A spattering of protests were planned in France over the weekend against President Emmanuel Macron’s controversial pension reform, as garbage continued to reek in the streets of Paris and beyond amid a strike by refuse collectors.
An eerie calm, returned to Paris Saturday after two nights of thousands-strong protests across the French capital, with one flash point at the elegant Place de la Concorde where angry protesters tossed an effigy of Macron into a bonfire to cheers from the crowd. Police dispersed people with tear gas and water cannons and there were hundreds of arrests.
Protesters are trying to pressure lawmakers to bring down Macron’s government and doom an unpopular retirement age increase he’s trying to impose without a vote in the National Assembly.
Further protests were planned Saturday in Paris as well as in the cities of Marseille and Nantes, but they were expected to be smaller than in previous days.
In Paris’ 12th district Saturday, trash piled up meters away from a bakery, wafting fumes encouraged by the mild weather and sunshine. Some Parisian residents buying their weekend baguette blamed Macron’s administration.
“The government should change its position and listen to the people because what is happening is extremely serious. And we are seeing a radicalization,” said Isabelle Vergriette, 64, a psychologist. “The government is largely responsible for this.”
The district’s mayor, Emmanuelle Pierre-Marie, was out and about from the crack of dawn voicing concern in her neighbourhood about the consequences of the refuse pile-up, which has become a visual and olfactory symbol of the anti-pension action.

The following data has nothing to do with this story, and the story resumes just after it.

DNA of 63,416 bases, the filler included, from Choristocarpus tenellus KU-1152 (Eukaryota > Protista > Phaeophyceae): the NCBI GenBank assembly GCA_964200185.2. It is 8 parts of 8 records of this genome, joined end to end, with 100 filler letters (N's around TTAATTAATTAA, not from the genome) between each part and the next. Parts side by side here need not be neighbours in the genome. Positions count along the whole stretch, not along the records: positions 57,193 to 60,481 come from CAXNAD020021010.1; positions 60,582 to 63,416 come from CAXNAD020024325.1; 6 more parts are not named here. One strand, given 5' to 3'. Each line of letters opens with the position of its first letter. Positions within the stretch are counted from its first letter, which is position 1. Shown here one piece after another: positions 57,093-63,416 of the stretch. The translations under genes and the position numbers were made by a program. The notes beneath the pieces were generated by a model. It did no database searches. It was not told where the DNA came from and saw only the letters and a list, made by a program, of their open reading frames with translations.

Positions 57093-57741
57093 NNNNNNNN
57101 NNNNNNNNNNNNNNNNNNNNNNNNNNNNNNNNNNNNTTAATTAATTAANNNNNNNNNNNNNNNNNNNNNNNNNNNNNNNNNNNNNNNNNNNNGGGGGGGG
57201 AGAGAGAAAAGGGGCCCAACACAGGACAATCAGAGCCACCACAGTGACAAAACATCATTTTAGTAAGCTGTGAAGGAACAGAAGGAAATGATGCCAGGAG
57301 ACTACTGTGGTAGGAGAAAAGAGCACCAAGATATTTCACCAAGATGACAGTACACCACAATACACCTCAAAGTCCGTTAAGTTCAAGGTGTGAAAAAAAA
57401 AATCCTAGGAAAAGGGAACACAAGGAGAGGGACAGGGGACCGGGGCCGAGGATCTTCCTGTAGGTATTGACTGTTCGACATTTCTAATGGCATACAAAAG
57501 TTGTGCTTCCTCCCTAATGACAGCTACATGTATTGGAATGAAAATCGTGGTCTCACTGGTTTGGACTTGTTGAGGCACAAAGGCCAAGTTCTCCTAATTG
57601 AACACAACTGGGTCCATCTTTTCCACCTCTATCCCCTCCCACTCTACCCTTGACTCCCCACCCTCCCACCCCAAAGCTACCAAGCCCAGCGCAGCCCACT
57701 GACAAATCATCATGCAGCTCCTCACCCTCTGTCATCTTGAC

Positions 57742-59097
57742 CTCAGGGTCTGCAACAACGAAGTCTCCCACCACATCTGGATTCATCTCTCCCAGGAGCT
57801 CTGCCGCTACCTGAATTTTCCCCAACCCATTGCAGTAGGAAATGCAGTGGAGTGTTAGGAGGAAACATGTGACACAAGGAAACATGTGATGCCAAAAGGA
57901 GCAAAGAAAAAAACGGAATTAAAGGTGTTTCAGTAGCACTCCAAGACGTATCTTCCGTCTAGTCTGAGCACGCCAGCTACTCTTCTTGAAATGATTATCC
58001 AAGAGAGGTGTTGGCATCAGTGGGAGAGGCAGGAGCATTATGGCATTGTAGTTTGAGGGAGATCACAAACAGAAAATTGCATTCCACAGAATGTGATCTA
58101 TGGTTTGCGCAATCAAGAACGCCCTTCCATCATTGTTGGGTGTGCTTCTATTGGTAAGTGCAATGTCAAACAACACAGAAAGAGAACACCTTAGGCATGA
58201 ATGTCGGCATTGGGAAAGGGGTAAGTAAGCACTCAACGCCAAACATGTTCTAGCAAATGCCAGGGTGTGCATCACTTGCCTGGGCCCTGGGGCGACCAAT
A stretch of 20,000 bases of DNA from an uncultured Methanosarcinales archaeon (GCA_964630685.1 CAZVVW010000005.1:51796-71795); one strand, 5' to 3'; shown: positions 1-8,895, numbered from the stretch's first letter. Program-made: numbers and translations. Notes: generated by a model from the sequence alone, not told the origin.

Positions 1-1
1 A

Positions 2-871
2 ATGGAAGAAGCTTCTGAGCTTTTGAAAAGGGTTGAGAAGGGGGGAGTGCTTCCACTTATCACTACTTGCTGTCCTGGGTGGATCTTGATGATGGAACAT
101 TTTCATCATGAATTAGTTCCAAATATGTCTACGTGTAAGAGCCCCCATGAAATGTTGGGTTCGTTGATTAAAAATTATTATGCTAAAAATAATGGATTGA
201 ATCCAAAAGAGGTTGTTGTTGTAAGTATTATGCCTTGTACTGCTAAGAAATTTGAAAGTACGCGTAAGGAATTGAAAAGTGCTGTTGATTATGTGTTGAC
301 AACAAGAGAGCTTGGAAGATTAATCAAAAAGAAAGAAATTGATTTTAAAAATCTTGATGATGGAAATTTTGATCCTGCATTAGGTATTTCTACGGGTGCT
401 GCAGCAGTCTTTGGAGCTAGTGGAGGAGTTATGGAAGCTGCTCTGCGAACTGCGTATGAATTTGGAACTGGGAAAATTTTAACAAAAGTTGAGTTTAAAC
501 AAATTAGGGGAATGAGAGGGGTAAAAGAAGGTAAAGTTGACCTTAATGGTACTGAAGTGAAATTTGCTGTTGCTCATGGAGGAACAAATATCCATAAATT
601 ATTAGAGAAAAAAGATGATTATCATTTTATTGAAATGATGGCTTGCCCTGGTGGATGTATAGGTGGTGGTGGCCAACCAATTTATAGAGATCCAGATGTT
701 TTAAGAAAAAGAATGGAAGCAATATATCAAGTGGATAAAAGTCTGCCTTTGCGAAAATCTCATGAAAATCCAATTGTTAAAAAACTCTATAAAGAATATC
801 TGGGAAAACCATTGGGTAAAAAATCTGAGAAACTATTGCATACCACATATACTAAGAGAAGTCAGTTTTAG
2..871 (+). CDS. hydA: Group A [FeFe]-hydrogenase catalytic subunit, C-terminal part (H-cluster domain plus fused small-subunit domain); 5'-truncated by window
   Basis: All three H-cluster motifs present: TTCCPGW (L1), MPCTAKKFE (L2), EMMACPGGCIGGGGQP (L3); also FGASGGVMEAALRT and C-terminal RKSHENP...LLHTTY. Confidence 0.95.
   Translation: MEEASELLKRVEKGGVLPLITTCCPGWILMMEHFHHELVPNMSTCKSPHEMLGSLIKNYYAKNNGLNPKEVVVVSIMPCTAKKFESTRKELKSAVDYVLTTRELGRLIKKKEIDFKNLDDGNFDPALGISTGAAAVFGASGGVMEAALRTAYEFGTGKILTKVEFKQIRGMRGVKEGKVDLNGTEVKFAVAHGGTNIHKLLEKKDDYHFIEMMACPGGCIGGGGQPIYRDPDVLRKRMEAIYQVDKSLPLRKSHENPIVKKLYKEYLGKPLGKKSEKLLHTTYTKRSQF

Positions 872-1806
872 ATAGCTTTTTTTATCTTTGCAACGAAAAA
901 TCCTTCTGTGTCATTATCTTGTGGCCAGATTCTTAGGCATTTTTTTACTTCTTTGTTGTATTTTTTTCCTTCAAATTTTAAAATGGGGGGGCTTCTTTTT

“Food waste is our priority because it is what brings pests to the surface,” said Pierre-Marie. “We are extremely sensitive to the situation. As soon as we have a dumpster truck available, we give priority to the places most concerned, like food markets.”
Strikes in numerous sectors, from transport to energy, are planned for Monday. The Civil Aviation authority asked that 30% of flights be cancelled at Orly, Paris’ second airport, and 20% in Marseille.
Laurent Berger, head of the moderate CFDT union, said the retirement reform “must be withdrawn.”
“We condemn violence. … But look at the anger. It’s very strong, even among our ranks,” he said on RMC radio.
On Friday, one day after Prime Minister Elisabeth Borne invoked a special constitutional power to skirt a vote in the chaotic lower chamber, lawmakers on the right and left filed no-confidence motions to be voted on Monday.
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